I was wondering if anyone knew of a way to scan for key presses in Python. It doesn't need to detect WHAT key is being pressed, just that one is being pressed. Also it needs to work with the console.

Python does not have a keypress capture so you have to use one provided by the system like termios.

import termios, sys, os 
TERMIOS = termios                                                               

def getkey():                                                                   
    fd = sys.stdin.fileno()                                                 
    old = termios.tcgetattr(fd)                                             
    new = termios.tcgetattr(fd)                                             
    new[3] = new[3] & ~TERMIOS.ICANON & ~TERMIOS.ECHO                       
    new[6][TERMIOS.VMIN] = 1                                                
    new[6][TERMIOS.VTIME] = 0                                               
    termios.tcsetattr(fd, TERMIOS.TCSANOW, new)                             
    c = None                                                                
    try:                                                                    
        c = os.read(fd, 1)                                              
    finally:                                                                
        termios.tcsetattr(fd, TERMIOS.TCSAFLUSH, old)                   
    return c                                                                

if __name__ == '__main__':                                                      
    print "type something...'q' to quit"                                        
    s = ''                                                                      
    while 1:                                                                    
        c = getkey()                                                            
        if c == 'q':                                                            
            break                                                           
        print "captured key", c, ord(c)                                         
        s = s + c                                                               
                                                                                
    print s

Edited 5 Years Ago by woooee: n/a

Comments
nice snippet

Nice one woooee

i think using new as a variable is not ok. I know you know that anyway that new is a reserved object.

In all, i like your sleakness . Bravo ;)

richieking:
No it is not reserved:

IDLE 2.6.6      
>>> dir(new)

Traceback (most recent call last):
  File "<pyshell#0>", line 1, in <module>
    dir(new)
NameError: name 'new' is not defined
>>>

C programmers don't like using "new" as there is a new keyword and an operator new in C++. They also insist on the redundant use of main(). Perhaps someone will write a "Python is not C" article. Until then, I will try to restrain from using variable names that make others uncomfortable. Hopefully, they will restrain from interrupting the program flow by making the reader jump back up into the program to find main() in order to start at the beginning, which is in the middle.

mmmmmm python is strange. its only on python that new has broken loose i think.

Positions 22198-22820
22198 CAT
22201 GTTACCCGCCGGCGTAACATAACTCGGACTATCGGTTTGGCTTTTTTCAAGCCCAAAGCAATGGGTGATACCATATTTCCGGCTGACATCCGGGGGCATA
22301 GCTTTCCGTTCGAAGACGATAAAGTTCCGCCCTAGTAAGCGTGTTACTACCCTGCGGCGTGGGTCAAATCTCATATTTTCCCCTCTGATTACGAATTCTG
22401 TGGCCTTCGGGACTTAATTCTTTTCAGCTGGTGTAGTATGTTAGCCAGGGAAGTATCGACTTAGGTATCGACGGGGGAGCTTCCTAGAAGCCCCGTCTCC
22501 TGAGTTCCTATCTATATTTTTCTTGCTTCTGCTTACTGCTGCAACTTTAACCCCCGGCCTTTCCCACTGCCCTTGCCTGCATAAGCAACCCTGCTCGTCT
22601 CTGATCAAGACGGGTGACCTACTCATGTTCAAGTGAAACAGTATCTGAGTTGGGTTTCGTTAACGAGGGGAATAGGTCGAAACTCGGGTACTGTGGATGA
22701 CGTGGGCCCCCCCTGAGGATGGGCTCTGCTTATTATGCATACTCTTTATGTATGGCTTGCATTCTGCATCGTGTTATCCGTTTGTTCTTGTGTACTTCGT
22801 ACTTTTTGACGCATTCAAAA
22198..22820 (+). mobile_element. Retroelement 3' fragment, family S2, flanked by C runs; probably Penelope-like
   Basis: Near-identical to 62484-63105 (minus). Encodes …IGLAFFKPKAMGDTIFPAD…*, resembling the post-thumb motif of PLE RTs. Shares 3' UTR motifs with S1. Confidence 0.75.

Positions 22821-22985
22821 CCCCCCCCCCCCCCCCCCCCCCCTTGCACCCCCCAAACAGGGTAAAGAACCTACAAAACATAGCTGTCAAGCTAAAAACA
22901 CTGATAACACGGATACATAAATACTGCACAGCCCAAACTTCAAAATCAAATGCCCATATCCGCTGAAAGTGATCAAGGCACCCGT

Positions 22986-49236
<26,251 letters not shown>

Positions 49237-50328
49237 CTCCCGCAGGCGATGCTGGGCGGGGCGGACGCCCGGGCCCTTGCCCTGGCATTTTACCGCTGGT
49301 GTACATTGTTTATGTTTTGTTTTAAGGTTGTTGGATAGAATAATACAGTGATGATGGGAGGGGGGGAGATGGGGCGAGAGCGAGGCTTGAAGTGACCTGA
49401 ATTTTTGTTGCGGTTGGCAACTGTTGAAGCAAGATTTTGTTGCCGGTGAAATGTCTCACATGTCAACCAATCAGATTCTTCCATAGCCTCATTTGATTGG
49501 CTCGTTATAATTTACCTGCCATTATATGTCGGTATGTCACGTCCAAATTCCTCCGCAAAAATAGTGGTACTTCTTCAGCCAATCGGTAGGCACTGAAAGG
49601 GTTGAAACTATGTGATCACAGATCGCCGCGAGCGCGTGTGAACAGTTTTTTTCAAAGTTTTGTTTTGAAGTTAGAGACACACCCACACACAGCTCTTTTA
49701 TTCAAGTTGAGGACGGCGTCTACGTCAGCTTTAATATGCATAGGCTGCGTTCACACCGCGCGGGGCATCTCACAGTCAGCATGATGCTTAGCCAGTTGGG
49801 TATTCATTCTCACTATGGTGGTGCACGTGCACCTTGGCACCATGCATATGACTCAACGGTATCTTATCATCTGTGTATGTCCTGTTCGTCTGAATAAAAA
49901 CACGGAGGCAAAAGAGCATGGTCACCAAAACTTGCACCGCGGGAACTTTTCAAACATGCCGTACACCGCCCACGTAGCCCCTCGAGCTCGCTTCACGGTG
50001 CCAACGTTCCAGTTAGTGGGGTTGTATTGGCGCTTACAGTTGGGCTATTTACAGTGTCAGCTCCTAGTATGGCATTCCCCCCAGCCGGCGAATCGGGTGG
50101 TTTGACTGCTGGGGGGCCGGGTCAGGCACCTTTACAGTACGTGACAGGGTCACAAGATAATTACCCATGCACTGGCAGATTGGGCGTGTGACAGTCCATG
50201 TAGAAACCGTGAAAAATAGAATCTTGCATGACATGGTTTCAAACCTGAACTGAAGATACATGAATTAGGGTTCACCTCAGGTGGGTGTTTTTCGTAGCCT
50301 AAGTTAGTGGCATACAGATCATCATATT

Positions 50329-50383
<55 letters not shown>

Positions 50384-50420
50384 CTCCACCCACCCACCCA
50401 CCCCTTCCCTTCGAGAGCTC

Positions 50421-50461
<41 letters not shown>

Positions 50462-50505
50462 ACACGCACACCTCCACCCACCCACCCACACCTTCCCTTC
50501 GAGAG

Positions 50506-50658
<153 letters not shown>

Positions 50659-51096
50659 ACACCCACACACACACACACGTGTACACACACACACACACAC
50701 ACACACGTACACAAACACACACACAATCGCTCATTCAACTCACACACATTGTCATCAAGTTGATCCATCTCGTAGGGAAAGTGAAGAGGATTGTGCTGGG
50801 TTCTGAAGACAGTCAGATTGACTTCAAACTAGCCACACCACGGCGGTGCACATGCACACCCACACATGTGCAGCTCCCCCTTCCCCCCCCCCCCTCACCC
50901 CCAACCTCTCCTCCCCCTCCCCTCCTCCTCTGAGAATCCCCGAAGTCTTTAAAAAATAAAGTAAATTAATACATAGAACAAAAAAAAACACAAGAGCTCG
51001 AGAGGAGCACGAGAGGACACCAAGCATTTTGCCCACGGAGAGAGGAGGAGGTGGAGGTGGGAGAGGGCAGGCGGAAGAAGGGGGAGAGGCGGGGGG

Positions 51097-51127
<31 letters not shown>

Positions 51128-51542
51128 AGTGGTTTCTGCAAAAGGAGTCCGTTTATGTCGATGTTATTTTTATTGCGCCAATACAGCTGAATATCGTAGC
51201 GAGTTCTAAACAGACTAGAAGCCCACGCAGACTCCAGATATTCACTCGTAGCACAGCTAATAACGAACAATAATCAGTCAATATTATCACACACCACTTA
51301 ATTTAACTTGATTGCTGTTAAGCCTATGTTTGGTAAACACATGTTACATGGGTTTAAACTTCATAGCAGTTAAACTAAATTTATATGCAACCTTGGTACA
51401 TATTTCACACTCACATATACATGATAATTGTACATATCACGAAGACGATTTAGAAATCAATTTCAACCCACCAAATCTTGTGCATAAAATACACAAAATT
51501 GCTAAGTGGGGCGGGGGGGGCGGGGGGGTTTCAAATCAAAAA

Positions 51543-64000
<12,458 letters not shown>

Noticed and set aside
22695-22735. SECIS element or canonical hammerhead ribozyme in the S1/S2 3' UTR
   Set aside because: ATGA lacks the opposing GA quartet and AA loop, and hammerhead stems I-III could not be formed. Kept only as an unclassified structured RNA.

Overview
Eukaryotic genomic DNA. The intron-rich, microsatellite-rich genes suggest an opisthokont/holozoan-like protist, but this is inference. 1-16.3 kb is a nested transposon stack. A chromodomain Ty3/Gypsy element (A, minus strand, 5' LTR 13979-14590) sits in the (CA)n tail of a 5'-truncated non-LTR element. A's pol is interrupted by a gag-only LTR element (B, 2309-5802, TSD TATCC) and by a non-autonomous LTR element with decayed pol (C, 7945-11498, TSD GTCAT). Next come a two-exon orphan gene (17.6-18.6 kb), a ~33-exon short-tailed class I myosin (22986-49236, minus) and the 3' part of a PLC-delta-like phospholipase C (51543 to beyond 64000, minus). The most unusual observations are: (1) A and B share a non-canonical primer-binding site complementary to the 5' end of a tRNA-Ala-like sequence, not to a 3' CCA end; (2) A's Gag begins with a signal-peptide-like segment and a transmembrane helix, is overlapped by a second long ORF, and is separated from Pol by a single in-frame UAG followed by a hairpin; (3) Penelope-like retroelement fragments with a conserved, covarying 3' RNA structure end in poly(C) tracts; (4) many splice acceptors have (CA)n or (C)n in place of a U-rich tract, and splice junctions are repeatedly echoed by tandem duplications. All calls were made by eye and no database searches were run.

Thanks guys ;)

new is a module in the standard library.

Edited 5 Years Ago by Gribouillis: n/a

So the question is Girbouillis

Do you recommend new to be used as a basic variable or reserved?
From python point of view.?

I strongly dont recommend that expecially as python seems still evolving. Changes here and there. Who knows.?

But i need your view Grib.!
:)

Edited 5 Years Ago by richieking: n/a

So the question is Girbouillis

Do you recommend new to be used as a basic variable or reserved?
From python point of view.?

I strongly dont recommend that expecially as python seems still evolving. Changes here and there. Who knows.?

But i need your view Grib.!
:)

I would not recommend new as a variable name because when you think of using new as a variable, there are usually better and more explicit alternatives. The second argument is the same as yours: python changes and new is a potential future keyword (I don't think the risk is very high because if new is not a keyword in python, it's probably a deliberate choice of the python developpers).

The use of new in woooee's snippet above is reasonable: in a local scope when there are an 'old' value and a 'new' value. Why not ? 'old_state' and 'state' were other candidates.

Edited 5 Years Ago by Gribouillis: n/a

In the end. I think its more prudent to reserve new as a keyword and using new must be avoided due to various reasons. I name a few.

1.Print has been a function in numerous prog. languages(c,c++,php,perl) but python introduced this idea in py3.
2. Python is all object variable types(python's way). Thus py variables are more than C,C++, variables. They are objects. Objects are initialized with new keyword. PYc. Foundermental python written language.
OK. This is my concern.

New stuffs that python started including in python 3 are already up and actived stuff in other languages.. or the above listed, haskell and partly lua.

Print function is something they could have included from the start but they did not see why.

New is on the way... Trust me. I have been carefuly analyzing python and its future and i think. This change is bound to happend.

Besides python is gradually moving to te top. Python could have been in place of java if all these litle flavours of python came under python with single install. eg(ironpy,numpy,pyc,matpy,pyaudio,pymol) you name it.

Java is about 140mb on my system. Due to that, java runs everywhere. what is the point of 20mb and strugle all over.?

Python is not only a prog. language . IT IS THE FUTURE !!!

That is my view. :)

Edited 5 Years Ago by richieking: n/a

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